No one knows for certain what little incident or public policy would trigger mass outrage.
No one, for instance, foresaw that a Tunisian street vendor, Mohammed Bouazizi’s altercation with municipal officials and his subsequent self-immolation would trigger that country’s revolution and the wider Arab Spring, which toppled several strongmen who have ensconced themselves in power for decades.
Not many people assumed that rising bread prices in France, in 1792, would trigger the French Revolution that would result in King Luis XVI’s head being harvested by a guillotine.
Of course, it would be simplistic to say the French Revolution was caused by just the rising prices of bread.
The extravagant spending of the king and his predecessor, which bankrupted the country, two decades of poor harvests and a crippling cattle disease, fostered resentment for the monarchy.
But when the history of the French Revolution is told, it is often highlighted by the ostentatious living in the gilded palace of Versailles and the thick-skinned policies coming from within its chambers.
Recent policies from Aso Rock bear some striking, disturbing similarities to those that tumbled out of the Versailles in those days.
In the week the president’s daughter had an ostentatious wedding (and one should not begrudge Hannan a beautiful wedding, as all people deserve one) the government increased both petrol pump price and electricity tariffs.
By May 29, 2015, when this government came into power, (and I use that word deliberately) fuel cost N87 per litre.
The staggered increase in the prices from 87 to 145, and then 158 and now 160, or whatever the marketers decide, is contrary to everything Buhari had promised during his campaigns.
In January 2015, Buhari, through his campaign organisation, issued a strongly worded critique of then-President Jonathan, demanding immediate reduction of pump prices.
What has changed?
Well, for one, Buhari is not the same man (of course by this I do not mean I subscribe to Nnamdi Kanu’s nonsensical Jubril from Sudan theory).
But this Buhari was not the same retired general who in 2011 inside a packed International Conference Centre, in the sweltering Abuja heat, broke down and wept over the suffering of Nigerians and the woes of the country.
He is not the same man who, in a billowing black kaftan and sunshades, had marched Abuja streets protesting the killings of innocent Nigerians, raging against the government “playing politics with Boko Haram.” He is not the same man.
He is president now.
The disconnect between him and his supporters—the okada riders who chipped in their hundred naira tokens to fund his campaign, and gave their lives protecting his votes, the rich politicians who made their private jets and deep pockets available, and Hajiya Fati Koko Mai Talle Tara who waited for nine, long hours in Kebbi to donate her million naira life savings to Buhari’s campaign—has never been wider.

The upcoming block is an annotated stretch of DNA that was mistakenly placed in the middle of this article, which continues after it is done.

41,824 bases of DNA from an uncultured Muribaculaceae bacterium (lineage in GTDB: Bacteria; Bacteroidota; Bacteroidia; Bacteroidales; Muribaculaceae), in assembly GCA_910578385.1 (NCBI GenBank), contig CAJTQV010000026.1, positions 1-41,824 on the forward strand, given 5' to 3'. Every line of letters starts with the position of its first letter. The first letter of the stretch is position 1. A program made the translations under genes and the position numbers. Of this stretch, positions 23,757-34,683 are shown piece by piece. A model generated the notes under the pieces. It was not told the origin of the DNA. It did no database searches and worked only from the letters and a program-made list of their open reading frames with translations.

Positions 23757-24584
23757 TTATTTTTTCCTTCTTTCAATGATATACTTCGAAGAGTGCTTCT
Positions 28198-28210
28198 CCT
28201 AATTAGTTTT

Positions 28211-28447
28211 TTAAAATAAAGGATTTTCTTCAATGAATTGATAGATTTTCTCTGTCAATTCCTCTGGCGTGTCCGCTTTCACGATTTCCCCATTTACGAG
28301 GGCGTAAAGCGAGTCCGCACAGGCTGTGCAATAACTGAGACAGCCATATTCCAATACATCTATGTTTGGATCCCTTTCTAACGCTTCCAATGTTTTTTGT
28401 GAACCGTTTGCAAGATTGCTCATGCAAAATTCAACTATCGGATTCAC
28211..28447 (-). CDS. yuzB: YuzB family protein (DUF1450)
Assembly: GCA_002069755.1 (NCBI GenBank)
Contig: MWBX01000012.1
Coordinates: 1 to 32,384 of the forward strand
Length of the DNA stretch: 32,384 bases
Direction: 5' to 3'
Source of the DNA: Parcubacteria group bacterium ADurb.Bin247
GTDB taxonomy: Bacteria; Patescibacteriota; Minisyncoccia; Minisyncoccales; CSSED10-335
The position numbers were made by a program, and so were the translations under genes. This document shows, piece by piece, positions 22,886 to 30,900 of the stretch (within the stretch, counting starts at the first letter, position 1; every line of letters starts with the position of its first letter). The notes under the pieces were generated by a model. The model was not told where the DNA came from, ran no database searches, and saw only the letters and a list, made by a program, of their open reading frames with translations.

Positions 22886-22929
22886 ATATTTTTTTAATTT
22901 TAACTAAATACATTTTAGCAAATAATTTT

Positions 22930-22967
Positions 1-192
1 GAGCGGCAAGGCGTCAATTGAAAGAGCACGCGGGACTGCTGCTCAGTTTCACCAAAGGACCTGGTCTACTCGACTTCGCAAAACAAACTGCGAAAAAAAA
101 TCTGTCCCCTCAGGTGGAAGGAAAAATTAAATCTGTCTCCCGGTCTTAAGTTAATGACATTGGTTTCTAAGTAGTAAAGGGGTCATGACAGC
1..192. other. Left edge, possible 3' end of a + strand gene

Perhaps their naivety should be viewed in the context that they, in fact, believed that this would be the president who genuinely cares about the people and will selflessly work to fix this country.
They have been rewarded with one who, sadly, has become adept at ignoring the people and their plights.
The decision to completely deregulate the downstream of the oil sector equates to hurling Nigerians to the wolves.
Now pump prices are going to be determined by market forces (and we may see prices double in the next few weeks).
What this actually means is that the government that promised and failed to protect Nigerians from Boko Haram and bandits, will no longer make any pretence at protecting Nigerians from the market forces that already have them boxed into a corner.
One thing the government fails to realise, and I suppose this is an affliction anyone who occupies Aso Rock suffers from, is that policies are not implemented on paper but in the lives of real people.
For a country whose minimum wage is N30,000, (something state governments reluctantly agreed to pay only recently), where more than 82 million people live on less than a dollar a day, where there is no functional public transport system and insecurity is rife, it is simply inhumane to expose these people to the vagaries of capitalist wolves.
Yet apart from some listless protests in some cities, most Nigerians are too tired to dissent, too hungry to pound the streets, too disillusioned to rage and raise their voices.
The persistent application of doses of government insensitivity to the populace over years of misrule has reached a point where Nigerians are almost numb and now witness this callousness as an out-of-body experience.
Many people who have been so tortured have even reported drifting, their minds travelling to far more pleasant places, to blue springs in magical groves and beaches with gentle waves kissing the shores, while their bodies suffer.
Correspondingly, Nigerians take comfort in little things, like European football and Big Brother Nigeria, doing irrational things like raising $15,000 for an evicted housemate when there are more pressing and humane needs at hand. It is their opium.
It makes sense only in the sense that there will always be an audience for inanity, especially when we are so tired of being an audience and victim of our own (self-inflicted) misery.
We are too tired to find the voice to ask: where is the Buhari who wept for Nigeria in 2011?